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Old 06-09-2019, 11:41 AM
 
11,463 posts, read 8,446,823 times
Reputation: 7091

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Quote:
Originally Posted by green_mariner View Post
And all of this is why I'm not a Goldwater supporter. 1964 was the watershed year. The Civil Rights Act was needed. One of the things many people will never admit that as things like the Voting Rights Act and the Civil Rights Act got passed, more conservative Democrats started trickling into the Republican Party. At first many went to vote for George Wallace in 1968, but the mid 1960s, that was a watershed time.
I never fully understood the Goldwater position on civil rights. I did hear him say for a business to turn away any paying customer was not good for the business. And he was a minimum federal government, states rights person.

I liked him for his anti war pro environment position. And at the time he ran, the civil rights act and voting rights was going to happen.

How many churches can bigots blow up killing little girls before the rest of the country gets pissed off? We still have that Rockwell picture of Ruby Bridges and the Marshalls. It reminds us daily of how truly stupid and mean some of us are.

The whole world was watching.
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Old 06-09-2019, 12:15 PM
Status: "I hate living in Georgia!!" (set 15 days ago)
 
48,230 posts, read 45,519,102 times
Reputation: 15345
Quote:
Originally Posted by crone View Post
I never fully understood the Goldwater position on civil rights. I did hear him say for a business to turn away any paying customer was not good for the business. And he was a minimum federal government, states rights person.

I liked him for his anti war pro environment position. And at the time he ran, the civil rights act and voting rights was going to happen.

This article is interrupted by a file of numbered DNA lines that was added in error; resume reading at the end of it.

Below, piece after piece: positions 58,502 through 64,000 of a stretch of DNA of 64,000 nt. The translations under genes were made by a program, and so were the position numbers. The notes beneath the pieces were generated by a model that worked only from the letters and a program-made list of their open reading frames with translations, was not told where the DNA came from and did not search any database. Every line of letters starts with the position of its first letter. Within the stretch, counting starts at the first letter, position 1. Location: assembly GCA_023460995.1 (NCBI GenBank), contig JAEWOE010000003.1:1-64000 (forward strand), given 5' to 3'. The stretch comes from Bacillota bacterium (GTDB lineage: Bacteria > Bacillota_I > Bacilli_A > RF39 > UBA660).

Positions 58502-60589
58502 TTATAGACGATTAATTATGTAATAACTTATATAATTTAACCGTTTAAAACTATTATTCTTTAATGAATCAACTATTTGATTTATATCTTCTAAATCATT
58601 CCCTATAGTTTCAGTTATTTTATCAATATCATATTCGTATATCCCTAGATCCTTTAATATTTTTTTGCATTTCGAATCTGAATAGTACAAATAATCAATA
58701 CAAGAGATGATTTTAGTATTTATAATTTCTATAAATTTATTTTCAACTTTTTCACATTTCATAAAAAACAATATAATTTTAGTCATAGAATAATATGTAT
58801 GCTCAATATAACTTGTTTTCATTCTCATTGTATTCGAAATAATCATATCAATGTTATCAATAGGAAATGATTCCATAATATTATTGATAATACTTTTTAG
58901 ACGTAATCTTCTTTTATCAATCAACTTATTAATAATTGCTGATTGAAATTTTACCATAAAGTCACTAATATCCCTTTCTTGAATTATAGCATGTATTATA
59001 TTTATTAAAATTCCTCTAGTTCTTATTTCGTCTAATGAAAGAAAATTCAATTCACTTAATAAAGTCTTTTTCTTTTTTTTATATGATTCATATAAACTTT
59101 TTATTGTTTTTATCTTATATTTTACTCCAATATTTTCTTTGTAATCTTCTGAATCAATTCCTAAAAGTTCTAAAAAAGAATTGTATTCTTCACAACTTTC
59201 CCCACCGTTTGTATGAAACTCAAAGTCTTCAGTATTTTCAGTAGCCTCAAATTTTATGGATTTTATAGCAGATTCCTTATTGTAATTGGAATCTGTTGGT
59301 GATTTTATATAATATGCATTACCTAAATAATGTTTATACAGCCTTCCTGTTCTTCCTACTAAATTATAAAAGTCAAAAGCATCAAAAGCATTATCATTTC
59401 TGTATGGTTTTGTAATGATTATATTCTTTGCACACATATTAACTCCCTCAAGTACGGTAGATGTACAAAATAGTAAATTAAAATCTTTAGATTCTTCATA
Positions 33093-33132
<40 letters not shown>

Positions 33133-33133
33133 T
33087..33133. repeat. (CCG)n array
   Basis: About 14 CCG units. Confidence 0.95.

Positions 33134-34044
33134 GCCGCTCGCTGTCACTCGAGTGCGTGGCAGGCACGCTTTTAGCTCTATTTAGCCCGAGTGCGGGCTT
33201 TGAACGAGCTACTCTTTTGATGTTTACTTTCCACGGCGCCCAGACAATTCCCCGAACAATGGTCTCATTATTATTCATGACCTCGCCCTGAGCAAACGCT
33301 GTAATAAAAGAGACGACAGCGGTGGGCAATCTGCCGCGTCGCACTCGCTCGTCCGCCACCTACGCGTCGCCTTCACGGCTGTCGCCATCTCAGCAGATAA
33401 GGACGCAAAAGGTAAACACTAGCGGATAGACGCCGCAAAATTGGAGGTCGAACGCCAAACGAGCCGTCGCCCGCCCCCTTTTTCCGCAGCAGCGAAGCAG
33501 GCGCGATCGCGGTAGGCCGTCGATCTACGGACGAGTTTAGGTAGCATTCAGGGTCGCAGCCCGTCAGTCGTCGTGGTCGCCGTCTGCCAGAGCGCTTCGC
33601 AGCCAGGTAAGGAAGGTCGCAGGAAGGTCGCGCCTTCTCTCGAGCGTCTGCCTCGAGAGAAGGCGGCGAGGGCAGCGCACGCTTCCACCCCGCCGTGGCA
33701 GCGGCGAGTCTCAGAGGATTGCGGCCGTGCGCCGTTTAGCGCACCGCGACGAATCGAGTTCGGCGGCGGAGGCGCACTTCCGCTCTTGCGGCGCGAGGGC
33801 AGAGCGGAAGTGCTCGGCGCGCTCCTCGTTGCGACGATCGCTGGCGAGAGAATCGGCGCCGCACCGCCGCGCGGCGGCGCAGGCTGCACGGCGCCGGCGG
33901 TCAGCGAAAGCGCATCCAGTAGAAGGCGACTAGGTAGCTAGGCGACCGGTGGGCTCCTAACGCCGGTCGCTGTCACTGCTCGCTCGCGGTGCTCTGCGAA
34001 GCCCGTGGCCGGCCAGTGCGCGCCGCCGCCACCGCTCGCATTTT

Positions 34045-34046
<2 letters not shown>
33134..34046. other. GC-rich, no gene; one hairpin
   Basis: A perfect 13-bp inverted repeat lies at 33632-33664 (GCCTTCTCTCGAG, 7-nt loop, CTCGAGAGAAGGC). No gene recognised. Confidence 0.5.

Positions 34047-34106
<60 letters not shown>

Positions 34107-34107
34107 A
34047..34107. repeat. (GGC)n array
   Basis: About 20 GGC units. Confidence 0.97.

How many churches can bigots blow up killing little girls before the rest of the country gets pissed off? We still have that Rockwell picture of Ruby Bridges and the Marshalls. It reminds us daily of how truly stupid and mean some of us are.

The whole world was watching.
This is my position. Businesses were able to get away with turning potential customers away based on race, for a very long time. And many people supported that. Goldwater arguing that money would solve the problem went counter to what was going on. There are some cases where force is necessary.

Sometimes you have to vote based on survival. Goldwater didn't support the Civil Rights Act or the Voting Rights Act. For a race of people who depend on those things, it won't be easily forgotten, and survival is going to come first. Environmental issues are important, as Black people, relative to other group, have a high chance of living in some environmentally unsound areas. However, with things like voting rights and civil rights, one has to pick their battle. Survival.

Many people were getting angry at the churches getting bombed and little kids getting killed. It was a shock. That stuff would have angered many. At the same time, there were so many problems happening in people's backyards. The South had some of the worst stuff taking place in the country. However, it wasn't limited there.

As for Jim Crow, there are things the free market can't solve. Some things, force is necessary. The South wouldn't give up slavery until it was brought to its knees by war and destruction. The South wouldn't give up Jim Crow until civil disobedience, fighting back, and the federal goverment were used. It took force. To say that it would have eventually happened isn't good enough. Some things need to be forced. You can't just wait.
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Old 06-09-2019, 01:44 PM
 
11,463 posts, read 8,446,823 times
Reputation: 7091
Quote:
Originally Posted by green_mariner View Post
This is my position. Businesses were able to get away with turning potential customers away based on race, for a very long time. And many people supported that. Goldwater arguing that money would solve the problem went counter to what was going on. There are some cases where force is necessary.

Sometimes you have to vote based on survival. Goldwater didn't support the Civil Rights Act or the Voting Rights Act. For a race of people who depend on those things, it won't be easily forgotten, and survival is going to come first. Environmental issues are important, as Black people, relative to other group, have a high chance of living in some environmentally unsound areas. However, with things like voting rights and civil rights, one has to pick their battle. Survival.

Many people were getting angry at the churches getting bombed and little kids getting killed. It was a shock. That stuff would have angered many. At the same time, there were so many problems happening in people's backyards. The South had some of the worst stuff taking place in the country. However, it wasn't limited there.